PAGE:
Economics

Transit Planners Want to Make Your Life Worse

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In our system of government, the public sector is, well, supposed to serve the public. But increasingly the bureaucracies at the state and local level increasingly seek to tell the public how to live, even if the result is to make life worse.

This became glaringly obvious recently, when the CEO of the Los Angeles County Metropolitan Transportation Authority, Phil Washington, reeling from data showing a steady drop of transit riders, decided that the only solution was to make driving worse.  read more »

The Real Conflict Is Not Racial or Sexual, It's Between The Ascendant Rich Elites and The Rest Of Us

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Despite the media’s obsession on gender, race and sexual orientation, the real and determining divide in America and other advanced countries lies in the growing conflict between the ascendant upper class and the vast, and increasingly embattled, middle and working classes. We’ve seen this fight before. The current conflict fundamentally reprises the end of the French feudal era, where the Third Estate, made up of the commoners, challenged the hegemony of the First Estate and Second, made up of the church and aristocracy.  read more »

Common Sense versus Climate Hysteria

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Whether it’s fires in California or Brazil, hurricanes like Dorian or your summer hot spell, it’s not just weather anymore but a sign of the impending apocalypse.

This specter of imminent demise tied to the everyday, notes one American Psychological Association study, has induced “stress, depression and anxiety” among a wide part of the population. The Congress’ leading green advocate, Rep. Alexandria Ocasio-Cortez, admits her climate concerns often wake her up at 3:30 in the morning.  read more »

High Metabolism Money

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As part of my usual exploration of towns and cities around the country I wander up and down streets taking photos. I have an inexhaustible supply of pictures of the generic American landscape. But every once in a while someone will come running out of a building demanding to know who I am and why I’m photographing their property. Bank managers are frequent objectors.  read more »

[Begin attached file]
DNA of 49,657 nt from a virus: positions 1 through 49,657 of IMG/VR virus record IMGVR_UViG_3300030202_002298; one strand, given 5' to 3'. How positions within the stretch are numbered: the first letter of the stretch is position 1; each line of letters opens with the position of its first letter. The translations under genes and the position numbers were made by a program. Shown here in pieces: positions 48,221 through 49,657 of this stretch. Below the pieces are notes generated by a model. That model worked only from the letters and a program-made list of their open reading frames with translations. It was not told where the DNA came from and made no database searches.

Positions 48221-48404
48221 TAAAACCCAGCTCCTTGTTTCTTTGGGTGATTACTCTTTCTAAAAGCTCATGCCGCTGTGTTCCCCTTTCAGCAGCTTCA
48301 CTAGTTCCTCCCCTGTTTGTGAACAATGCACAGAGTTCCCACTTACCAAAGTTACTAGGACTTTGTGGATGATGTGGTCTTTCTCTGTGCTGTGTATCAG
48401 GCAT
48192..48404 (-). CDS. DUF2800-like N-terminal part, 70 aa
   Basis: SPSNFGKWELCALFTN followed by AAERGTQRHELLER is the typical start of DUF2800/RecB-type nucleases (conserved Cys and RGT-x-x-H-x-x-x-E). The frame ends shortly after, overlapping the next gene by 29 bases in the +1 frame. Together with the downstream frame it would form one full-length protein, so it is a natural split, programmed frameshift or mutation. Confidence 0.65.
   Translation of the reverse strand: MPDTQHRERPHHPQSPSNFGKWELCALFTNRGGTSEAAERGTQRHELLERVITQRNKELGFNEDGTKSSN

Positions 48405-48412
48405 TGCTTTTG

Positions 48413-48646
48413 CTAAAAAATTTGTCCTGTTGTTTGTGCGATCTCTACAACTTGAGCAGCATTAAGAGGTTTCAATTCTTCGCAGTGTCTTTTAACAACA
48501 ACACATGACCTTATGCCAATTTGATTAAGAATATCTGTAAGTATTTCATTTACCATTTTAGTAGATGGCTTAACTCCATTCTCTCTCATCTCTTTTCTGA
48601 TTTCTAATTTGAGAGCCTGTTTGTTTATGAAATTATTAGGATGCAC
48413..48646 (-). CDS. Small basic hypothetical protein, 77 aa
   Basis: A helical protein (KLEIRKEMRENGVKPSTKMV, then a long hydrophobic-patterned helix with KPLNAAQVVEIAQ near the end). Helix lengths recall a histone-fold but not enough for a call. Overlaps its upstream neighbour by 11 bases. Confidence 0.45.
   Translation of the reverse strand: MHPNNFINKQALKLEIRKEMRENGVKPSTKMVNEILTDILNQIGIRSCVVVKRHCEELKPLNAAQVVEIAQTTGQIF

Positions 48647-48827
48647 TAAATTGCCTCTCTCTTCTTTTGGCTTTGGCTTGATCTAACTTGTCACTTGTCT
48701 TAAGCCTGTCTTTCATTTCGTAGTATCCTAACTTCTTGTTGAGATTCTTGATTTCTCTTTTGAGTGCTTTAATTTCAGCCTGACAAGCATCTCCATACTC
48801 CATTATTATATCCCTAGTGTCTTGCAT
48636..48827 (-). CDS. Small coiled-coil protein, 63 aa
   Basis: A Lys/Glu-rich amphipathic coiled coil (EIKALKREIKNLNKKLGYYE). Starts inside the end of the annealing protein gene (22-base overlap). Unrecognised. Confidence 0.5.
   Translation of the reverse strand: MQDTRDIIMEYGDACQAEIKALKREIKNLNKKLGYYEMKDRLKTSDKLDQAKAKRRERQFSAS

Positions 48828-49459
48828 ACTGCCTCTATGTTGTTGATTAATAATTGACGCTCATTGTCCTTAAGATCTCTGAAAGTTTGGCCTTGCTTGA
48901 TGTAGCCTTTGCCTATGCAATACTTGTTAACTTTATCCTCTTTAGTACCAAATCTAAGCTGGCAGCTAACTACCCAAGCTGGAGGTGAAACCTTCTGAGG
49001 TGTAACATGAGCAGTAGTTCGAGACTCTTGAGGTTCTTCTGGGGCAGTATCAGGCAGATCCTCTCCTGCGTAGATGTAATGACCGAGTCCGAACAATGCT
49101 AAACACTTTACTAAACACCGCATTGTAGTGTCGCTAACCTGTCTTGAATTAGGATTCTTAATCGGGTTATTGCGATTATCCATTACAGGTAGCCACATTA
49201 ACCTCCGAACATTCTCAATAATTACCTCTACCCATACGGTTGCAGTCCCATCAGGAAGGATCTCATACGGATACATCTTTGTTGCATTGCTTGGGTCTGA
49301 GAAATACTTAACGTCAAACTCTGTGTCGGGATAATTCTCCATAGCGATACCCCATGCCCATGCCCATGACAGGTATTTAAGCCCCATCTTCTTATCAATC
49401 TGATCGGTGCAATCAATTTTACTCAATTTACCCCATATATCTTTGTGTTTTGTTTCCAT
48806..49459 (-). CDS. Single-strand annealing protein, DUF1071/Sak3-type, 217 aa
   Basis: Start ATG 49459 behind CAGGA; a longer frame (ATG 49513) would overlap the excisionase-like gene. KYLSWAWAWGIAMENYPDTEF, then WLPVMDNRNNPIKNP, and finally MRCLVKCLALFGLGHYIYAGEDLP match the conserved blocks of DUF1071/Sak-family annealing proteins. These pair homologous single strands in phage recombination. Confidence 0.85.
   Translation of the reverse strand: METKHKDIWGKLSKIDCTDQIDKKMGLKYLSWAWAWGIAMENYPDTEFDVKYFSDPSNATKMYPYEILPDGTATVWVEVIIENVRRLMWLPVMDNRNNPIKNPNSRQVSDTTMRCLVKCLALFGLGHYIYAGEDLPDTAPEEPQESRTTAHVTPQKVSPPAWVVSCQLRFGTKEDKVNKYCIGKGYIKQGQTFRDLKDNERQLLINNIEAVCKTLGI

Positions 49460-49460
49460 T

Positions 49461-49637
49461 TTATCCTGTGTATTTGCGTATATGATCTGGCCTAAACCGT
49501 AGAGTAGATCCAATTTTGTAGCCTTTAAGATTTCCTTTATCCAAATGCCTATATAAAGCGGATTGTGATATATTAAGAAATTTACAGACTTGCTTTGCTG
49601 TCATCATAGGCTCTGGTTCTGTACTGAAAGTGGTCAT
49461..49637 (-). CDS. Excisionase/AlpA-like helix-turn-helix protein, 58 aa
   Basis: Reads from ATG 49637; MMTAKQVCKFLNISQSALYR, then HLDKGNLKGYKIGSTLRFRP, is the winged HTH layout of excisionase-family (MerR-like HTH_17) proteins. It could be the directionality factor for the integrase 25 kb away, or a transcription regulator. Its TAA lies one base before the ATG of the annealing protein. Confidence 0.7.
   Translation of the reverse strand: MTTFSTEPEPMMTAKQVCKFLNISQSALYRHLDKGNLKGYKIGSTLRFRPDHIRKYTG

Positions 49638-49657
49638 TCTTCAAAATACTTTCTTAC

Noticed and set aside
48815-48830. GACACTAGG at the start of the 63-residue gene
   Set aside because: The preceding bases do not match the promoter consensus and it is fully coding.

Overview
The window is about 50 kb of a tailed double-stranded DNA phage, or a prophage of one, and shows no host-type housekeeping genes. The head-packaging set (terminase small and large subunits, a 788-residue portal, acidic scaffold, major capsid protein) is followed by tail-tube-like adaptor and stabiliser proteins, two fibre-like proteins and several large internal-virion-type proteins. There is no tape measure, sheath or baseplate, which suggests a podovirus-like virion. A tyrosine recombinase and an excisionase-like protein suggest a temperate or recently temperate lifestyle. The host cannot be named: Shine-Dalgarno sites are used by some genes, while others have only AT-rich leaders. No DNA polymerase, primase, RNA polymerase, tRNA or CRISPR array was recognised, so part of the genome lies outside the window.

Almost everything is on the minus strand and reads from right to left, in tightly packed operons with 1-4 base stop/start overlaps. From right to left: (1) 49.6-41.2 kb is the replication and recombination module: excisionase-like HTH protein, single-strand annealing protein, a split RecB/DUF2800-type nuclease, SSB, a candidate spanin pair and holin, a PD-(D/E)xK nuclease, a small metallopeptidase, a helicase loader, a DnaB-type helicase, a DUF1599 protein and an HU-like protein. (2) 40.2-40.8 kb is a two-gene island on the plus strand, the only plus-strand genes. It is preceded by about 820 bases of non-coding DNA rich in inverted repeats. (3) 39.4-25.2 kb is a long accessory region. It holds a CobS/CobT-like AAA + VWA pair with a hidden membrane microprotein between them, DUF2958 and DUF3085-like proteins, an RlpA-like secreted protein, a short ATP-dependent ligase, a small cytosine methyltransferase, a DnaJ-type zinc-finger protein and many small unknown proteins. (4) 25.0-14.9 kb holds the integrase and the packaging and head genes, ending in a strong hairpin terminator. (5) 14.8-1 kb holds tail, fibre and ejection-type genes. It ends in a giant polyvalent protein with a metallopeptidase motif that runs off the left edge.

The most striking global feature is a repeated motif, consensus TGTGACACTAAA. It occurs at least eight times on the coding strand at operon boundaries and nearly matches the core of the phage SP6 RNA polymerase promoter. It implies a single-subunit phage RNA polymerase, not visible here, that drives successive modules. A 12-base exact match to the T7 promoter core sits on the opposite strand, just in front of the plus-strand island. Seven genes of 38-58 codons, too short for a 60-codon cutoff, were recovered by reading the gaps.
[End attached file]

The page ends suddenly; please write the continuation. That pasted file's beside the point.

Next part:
The Community and Economic Development Hierarchy

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Construction underway for a new 130,000 square foot shopping center located in Hollister, CA, May 17, 2019. Sadly, more communities want to see this than are actually able to have it. Source: sanbenito.com

I've spent many, many years of my career working to improve the economic development prospects of communities. Wanting to make a meaningful, positive contribution to the revitalization of cities is what pushed me into this career path. More to the point, I've spent a good deal of that time working in places that were facing stiff economic headwinds working against them.  read more »

Around San Francisco’s New South of Market Transit Center

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In the 1980s, the city of San Francisco experienced a strong reaction against continued development of its dense financial center skyscraper district north of Market Street. that the term Manhattanization was popularized by the alternative biweekly, San Francisco Bay Guardian, which channeled the interest of many residents to preserve both their neighborhood and the iconic, historic buildings in downtown San Francisco before they were replaced by new, taller structures.  read more »

Where Salaries Go Furthest in 2019: The Small-City Advantage

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Big cities are the engines of the modern economy. They offer workers a range of opportunities — and employers a range of workers, customers, and infrastructure — that smaller places generally can’t match. But when it comes to what many job seekers care about most, smaller cities often are best. In particular, for most jobs, salaries are higher in smaller places after accounting for the cost of living. 
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Decarbonization In Homes And Businesses At What Cost?

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The California Public Utilities Commission’s (CPUC) plans to make all homes and businesses use electricity only means electricity will need to take up the duties that natural gas has been performing, and provide continuously uninterruptable power as California is on a path toward 100% renewables and “zero-carbon” sources in electricity by 2045.  read more »

A Review of Alan Mallach's The Divided City

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The astounding revival of American cities is real. However, the inequality evident in virtually all of them is real as well, and built into the system. Much of the urban discourse has centered on the former, but the latter has likely has a broader impact on contemporary metropolitan development nationwide. Inequality in American cities has three dimensions – spatial, economic and racial. The erosion of the middle class is a key feature of industrial city decline and most impacts older industrial cities. And of course, sweeping global and national trends are at work.  read more »

Public Schools Should Be Places of Learning, Not Propaganda

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California likes to think of itself as the brain center of the universe, but increasingly much of that intellectual content comes from somewhere else. Once a leader in educational innovation and performance, California is now toward the bottom of the pack.  read more »